In the Zonals, I was playing after a gap of three months. I had not played from January to April. So, I had a loss in my very first round. After that I made up, but it was not possible to be in the race for the championship because it was dominated fully by the Indian players.

In the National 'A' I lost a crucial game in the penultimate round. That put me off and I had to be content with the eighth place.

Which was your best victory in Dortmund and what is special about it?

It was my victory over Grandmaster Vladimir Belikov of Russia because it was a very hard fought and lengthy game. I needed a lot of planning to improve from a slight edge to win the game. I was able to convert it into a king side attack and finally I won an ending.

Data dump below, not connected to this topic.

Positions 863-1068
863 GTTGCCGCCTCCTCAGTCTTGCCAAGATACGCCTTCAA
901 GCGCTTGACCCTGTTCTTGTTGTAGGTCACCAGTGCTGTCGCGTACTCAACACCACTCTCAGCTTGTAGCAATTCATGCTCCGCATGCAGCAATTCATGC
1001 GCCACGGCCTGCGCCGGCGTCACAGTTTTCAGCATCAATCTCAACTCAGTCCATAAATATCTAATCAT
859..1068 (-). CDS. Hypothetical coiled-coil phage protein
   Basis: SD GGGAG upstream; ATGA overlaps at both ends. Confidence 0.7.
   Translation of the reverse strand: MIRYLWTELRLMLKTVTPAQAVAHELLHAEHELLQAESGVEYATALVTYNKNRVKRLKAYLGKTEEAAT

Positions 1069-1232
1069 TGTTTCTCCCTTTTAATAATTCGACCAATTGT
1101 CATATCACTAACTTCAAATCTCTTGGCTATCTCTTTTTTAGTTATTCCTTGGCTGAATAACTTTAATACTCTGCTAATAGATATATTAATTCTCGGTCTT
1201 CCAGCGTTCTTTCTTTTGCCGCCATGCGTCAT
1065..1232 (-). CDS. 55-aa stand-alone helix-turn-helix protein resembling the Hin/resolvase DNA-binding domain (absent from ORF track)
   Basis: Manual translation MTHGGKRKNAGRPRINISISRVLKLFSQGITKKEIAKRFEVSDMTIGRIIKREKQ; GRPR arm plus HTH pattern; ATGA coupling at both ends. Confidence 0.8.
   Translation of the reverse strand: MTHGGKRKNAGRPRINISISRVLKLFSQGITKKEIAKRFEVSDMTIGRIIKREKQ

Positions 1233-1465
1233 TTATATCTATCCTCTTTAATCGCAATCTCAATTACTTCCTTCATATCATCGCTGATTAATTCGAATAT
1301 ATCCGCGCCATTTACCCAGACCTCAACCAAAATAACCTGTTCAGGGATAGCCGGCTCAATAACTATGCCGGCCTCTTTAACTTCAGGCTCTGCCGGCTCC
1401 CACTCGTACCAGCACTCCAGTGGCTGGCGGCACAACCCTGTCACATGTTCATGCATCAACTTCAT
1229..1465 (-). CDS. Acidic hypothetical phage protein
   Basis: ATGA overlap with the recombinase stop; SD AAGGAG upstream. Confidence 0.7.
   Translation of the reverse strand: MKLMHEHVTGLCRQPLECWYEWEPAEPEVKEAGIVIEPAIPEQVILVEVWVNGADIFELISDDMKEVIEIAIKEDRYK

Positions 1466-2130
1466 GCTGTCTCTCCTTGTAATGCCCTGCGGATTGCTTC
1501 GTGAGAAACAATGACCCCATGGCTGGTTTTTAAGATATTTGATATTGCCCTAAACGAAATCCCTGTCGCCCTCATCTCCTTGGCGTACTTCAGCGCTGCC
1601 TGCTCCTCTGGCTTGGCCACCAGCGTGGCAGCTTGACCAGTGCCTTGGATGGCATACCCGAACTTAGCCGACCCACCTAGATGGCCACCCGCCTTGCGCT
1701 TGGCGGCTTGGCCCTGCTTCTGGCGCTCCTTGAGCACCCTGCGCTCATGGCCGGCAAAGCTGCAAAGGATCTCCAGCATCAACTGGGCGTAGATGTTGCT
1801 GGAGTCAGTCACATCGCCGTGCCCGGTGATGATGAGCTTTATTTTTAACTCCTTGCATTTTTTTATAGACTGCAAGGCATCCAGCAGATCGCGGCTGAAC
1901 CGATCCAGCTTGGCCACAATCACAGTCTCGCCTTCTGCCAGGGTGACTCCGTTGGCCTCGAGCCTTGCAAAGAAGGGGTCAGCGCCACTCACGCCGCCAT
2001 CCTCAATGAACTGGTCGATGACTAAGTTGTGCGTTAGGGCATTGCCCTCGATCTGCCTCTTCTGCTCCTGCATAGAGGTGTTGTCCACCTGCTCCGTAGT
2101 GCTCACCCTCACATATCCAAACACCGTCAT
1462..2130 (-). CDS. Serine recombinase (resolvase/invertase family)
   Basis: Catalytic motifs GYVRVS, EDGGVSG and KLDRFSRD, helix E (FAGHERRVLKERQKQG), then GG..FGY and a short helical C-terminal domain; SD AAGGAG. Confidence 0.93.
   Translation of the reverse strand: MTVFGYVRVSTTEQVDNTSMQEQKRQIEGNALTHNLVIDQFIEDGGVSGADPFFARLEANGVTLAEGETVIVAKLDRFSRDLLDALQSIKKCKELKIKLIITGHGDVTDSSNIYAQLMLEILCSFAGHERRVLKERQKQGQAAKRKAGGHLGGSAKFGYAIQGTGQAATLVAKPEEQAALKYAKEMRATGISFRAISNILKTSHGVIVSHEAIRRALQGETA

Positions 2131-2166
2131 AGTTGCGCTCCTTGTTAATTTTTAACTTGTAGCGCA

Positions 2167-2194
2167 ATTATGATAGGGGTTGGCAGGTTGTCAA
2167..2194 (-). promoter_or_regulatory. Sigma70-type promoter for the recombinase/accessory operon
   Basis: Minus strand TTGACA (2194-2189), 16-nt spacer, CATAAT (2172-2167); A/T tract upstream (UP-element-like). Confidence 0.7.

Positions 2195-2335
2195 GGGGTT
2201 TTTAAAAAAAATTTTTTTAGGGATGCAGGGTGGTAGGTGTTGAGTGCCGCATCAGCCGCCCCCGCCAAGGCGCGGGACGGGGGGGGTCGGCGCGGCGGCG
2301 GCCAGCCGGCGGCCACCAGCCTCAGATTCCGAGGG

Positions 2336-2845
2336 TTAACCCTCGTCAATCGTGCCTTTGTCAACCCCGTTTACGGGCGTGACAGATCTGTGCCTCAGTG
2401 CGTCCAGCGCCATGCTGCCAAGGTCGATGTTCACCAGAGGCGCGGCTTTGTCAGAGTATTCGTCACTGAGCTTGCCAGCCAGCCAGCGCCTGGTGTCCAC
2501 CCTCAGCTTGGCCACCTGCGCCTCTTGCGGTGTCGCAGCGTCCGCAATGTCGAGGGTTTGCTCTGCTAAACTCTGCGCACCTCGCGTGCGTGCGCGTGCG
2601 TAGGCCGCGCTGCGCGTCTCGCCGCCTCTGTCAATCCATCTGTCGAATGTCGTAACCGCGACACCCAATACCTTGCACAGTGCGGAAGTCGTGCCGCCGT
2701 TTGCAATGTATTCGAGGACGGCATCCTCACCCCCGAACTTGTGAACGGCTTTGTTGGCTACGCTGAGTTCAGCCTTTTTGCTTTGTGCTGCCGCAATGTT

Was there something new in your approach?

Not really. I faced a lot of 1.e4 players this time. So there were many Sicilian games in this tournament. Even in the lone game where my opponent played 1.d4 it got converted into a Sicilian! It was like I had five black Sicilian games and I scored 4.5/5. That was the key in this tournament.

Where to from here?

At Biel we have a round tomorrow (July 23). Then I will play the Asian Championship at Kolkata.

Was bringing your wife along helpful?

It was very helpful. This is the first time she is accompanying me abroad. Also I am again planning to play a lot of tournaments in Europe.

India is now one of the stronger countries in chess and visitors lose Elo. Do you have this feeling that it is easy to earn Elo points outside India than at home?